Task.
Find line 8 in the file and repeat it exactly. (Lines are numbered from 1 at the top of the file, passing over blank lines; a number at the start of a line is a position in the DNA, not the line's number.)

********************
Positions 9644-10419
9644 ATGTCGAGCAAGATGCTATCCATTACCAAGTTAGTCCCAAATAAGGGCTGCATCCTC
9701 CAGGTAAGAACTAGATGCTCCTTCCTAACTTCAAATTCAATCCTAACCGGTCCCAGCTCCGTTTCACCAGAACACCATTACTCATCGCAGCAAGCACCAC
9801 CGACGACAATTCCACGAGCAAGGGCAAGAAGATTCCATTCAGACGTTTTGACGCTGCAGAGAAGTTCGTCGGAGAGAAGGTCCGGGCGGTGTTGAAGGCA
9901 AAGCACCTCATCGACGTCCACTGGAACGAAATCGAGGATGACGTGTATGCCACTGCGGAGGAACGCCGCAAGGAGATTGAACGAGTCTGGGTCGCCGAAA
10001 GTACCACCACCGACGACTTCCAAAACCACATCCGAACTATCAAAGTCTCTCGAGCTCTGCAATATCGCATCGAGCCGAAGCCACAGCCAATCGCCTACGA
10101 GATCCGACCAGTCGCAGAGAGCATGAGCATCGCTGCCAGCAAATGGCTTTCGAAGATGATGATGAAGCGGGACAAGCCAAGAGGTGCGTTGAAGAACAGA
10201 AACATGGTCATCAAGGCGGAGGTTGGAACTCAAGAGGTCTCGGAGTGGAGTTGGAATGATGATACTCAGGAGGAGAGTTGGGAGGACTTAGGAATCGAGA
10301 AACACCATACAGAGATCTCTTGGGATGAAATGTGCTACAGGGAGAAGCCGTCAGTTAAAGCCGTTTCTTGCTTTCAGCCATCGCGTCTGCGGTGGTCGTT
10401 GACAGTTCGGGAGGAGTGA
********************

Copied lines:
10201 AACATGGTCATCAAGGCGGAGGTTGGAACTCAAGAGGTCTCGGAGTGGAGTTGGAATGATGATACTCAGGAGGAGAGTTGGGAGGACTTAGGAATCGAGA